June 20, 2024

KAMPALA, Uganda — Uganda reopened its schools on Monday after the longest pandemic-prompted shutdown in the world, but educators and others say that the closing has taken a lasting toll, eroding decades of classroom gains in the East African nation.

Despite efforts at remote education, more than half of Uganda’s students effectively stopped learning after the government ordered classrooms closed in March 2020, a government agency has found.

And the outlook is not optimistic: Up to a third of students, many of whom took jobs during the pandemic to support their struggling families, may not return to the classroom. Thousands of schools, themselves under financial stress, are not expected to reopen their doors. And countless teachers will not come back either, having turned to other work after losing their income during the shutdown.

“The damage is extremely big,” said Mary Goretti Nakabugo, the executive director of Uwezo Uganda, a Uganda-based nonprofit that conducts educational research. Unless there are intensive efforts to help students catch up, she said, “we may have lost a generation.”

Among that generation is Kauthara Shadiah Nabasitu, 15, who has abandoned plans to continue her education in high school. Though elementary education in Uganda is free and is intended to be compulsory, high school education is discretionary and tuition-based.

“I am a person who wants to study,” said Ms. Nabasitu, 15, who started selling juice and braiding hair in the low-income Kamwokya neighborhood of Kampala to help her family during the shutdown.

It was important, though, Ms. Nabasitu said, for her to “help my mom with the burdens that she carries.” Her mother, a vegetable seller, told her that she would not be able to pay for her high school education, Ms. Nabasitu added.

Ms. Nabasitu said that she missed the safety and sense of community that school offered, a loss felt by her friends as well. During the pandemic, she said, some friends became pregnant and won’t return to school either.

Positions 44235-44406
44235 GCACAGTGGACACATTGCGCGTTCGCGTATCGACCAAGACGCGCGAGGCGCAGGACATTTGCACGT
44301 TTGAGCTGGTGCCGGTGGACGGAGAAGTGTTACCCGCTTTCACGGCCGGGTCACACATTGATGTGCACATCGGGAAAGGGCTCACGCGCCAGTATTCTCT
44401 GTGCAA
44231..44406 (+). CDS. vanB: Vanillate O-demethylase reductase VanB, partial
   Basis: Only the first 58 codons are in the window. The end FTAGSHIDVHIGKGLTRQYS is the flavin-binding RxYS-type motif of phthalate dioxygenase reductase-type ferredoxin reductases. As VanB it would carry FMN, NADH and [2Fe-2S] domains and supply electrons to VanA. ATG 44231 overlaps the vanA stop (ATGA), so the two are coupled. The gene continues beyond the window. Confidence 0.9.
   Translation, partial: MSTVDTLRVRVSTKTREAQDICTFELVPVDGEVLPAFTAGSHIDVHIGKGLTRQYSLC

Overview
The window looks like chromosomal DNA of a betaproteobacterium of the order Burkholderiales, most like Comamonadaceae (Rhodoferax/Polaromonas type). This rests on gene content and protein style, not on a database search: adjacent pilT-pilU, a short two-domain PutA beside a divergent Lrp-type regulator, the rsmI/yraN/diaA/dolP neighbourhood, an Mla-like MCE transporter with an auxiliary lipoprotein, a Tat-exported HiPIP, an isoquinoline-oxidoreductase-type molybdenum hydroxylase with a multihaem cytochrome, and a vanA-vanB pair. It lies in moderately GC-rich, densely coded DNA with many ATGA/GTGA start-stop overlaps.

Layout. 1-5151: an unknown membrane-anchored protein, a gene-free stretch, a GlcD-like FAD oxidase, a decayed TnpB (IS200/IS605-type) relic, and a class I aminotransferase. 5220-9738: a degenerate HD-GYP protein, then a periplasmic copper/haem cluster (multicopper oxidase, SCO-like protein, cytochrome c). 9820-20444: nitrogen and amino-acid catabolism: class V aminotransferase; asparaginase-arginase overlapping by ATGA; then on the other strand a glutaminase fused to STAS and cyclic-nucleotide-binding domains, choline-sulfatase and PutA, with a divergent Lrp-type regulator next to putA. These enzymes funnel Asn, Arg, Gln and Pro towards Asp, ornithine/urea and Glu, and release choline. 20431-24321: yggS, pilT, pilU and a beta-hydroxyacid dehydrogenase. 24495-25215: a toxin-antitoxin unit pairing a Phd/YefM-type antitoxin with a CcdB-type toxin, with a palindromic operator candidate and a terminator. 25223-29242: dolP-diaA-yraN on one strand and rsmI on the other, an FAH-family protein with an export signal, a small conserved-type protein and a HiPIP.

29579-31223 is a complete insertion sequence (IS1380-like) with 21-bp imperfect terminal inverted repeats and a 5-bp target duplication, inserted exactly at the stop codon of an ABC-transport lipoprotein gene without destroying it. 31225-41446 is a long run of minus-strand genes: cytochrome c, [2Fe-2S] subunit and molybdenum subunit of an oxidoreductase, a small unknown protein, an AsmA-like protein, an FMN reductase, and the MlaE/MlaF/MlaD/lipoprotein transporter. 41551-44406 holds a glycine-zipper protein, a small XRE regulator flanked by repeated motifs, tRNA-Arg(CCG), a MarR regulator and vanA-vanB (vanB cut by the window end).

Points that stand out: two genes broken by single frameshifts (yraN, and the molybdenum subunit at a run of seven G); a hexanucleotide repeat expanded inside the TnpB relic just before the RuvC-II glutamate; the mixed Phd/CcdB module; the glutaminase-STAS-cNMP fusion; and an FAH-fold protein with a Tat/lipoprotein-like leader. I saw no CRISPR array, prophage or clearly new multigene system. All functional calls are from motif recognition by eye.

Many countries closed schools on and off over the past two years, but only six nations — the Bahamas, Belize, Brunei, the Dominican Republic and the Philippines are the others — have continued to impose nationwide closures, according to UNESCO, the United Nations Educational, Scientific and Cultural Organization.

Uganda’s shutdown, instituted shortly after the first Covid cases were detected in the country, was the longest of all, UNESCO said — affecting 10.4 million students — and the duration has been the subject of debate, domestically and internationally.

“Our call during Covid has been that schools should be the last to close and the first to open,” said Robert Jenkins, global director of education at the United Nations Children’s Fund. “In the case of Uganda, the scale and the duration have been unprecedented.”

Janet Museveni, the Ugandan minister of education and the wife of President Yoweri Museveni, said that the shutdown had been introduced to curb the risk of children spreading the virus to their parents. The children, she said, “would become orphans — just like H.I.V./AIDS did to many of the families.”

Critics and opposition figures contend that officials used Covid as a pretext to impose especially stringent lockdown rules intended to suppress dissent ahead of the January 2021 elections and in the many violent and tense months that followed. The government is now simply more confident that it is in control, they argue, allowing it to turn its attention to reopening the economy.

Although vaccination rates in the total population are low overall — single digits percentage-wise — the authorities say that most teachers are now inoculated, which enables them to reopen classrooms. Still, the reopening — bars and concert venues will follow in two weeks — comes amid a fourth wave of the pandemic that has led to a nearly 200 percent rise in cases over the past 14 days.